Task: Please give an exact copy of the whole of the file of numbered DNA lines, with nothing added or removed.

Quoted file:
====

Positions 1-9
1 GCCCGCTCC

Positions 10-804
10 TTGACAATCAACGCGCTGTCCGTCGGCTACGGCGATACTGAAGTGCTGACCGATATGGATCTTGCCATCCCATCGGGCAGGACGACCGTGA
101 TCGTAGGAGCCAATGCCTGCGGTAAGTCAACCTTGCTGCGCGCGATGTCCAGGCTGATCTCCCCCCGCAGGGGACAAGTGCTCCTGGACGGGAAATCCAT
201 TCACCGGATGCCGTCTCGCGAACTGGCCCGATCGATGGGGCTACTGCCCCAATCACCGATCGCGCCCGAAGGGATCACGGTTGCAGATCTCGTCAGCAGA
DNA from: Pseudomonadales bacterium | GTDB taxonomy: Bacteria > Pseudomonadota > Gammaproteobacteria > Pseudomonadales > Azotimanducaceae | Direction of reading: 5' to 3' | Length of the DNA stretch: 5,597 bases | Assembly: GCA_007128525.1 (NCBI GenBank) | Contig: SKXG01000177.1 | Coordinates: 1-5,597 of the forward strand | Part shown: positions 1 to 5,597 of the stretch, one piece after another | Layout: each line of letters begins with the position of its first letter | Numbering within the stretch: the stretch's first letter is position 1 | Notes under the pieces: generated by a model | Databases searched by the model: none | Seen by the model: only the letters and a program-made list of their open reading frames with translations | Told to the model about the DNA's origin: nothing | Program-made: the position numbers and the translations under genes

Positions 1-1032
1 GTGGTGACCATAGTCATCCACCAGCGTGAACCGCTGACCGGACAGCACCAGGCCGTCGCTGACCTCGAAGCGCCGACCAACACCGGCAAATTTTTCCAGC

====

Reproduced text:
Positions 1-9
1 GCCCGCTCC

Positions 10-804
10 TTGACAATCAACGCGCTGTCCGTCGGCTACGGCGATACTGAAGTGCTGACCGATATGGATCTTGCCATCCCATCGGGCAGGACGACCGTGA
101 TCGTAGGAGCCAATGCCTGCGGTAAGTCAACCTTGCTGCGCGCGATGTCCAGGCTGATCTCCCCCCGCAGGGGACAAGTGCTCCTGGACGGGAAATCCAT
201 TCACCGGATGCCGTCTCGCGAACTGGCCCGATCGATGGGGCTACTGCCCCAATCACCGATCGCGCCCGAAGGGATCACGGTTGCAGATCTCGTCAGCAGA
DNA from: Pseudomonadales bacterium | GTDB taxonomy: Bacteria > Pseudomonadota > Gammaproteobacteria > Pseudomonadales > Azotimanducaceae | Direction of reading: 5' to 3' | Length of the DNA stretch: 5,597 bases | Assembly: GCA_007128525.1 (NCBI GenBank) | Contig: SKXG01000177.1 | Coordinates: 1-5,597 of the forward strand | Part shown: positions 1 to 5,597 of the stretch, one piece after another | Layout: each line of letters begins with the position of its first letter | Numbering within the stretch: the stretch's first letter is position 1 | Notes under the pieces: generated by a model | Databases searched by the model: none | Seen by the model: only the letters and a program-made list of their open reading frames with translations | Told to the model about the DNA's origin: nothing | Program-made: the position numbers and the translations under genes

Positions 1-1032
1 GTGGTGACCATAGTCATCCACCAGCGTGAACCGCTGACCGGACAGCACCAGGCCGTCGCTGACCTCGAAGCGCCGACCAACACCGGCAAATTTTTCCAGC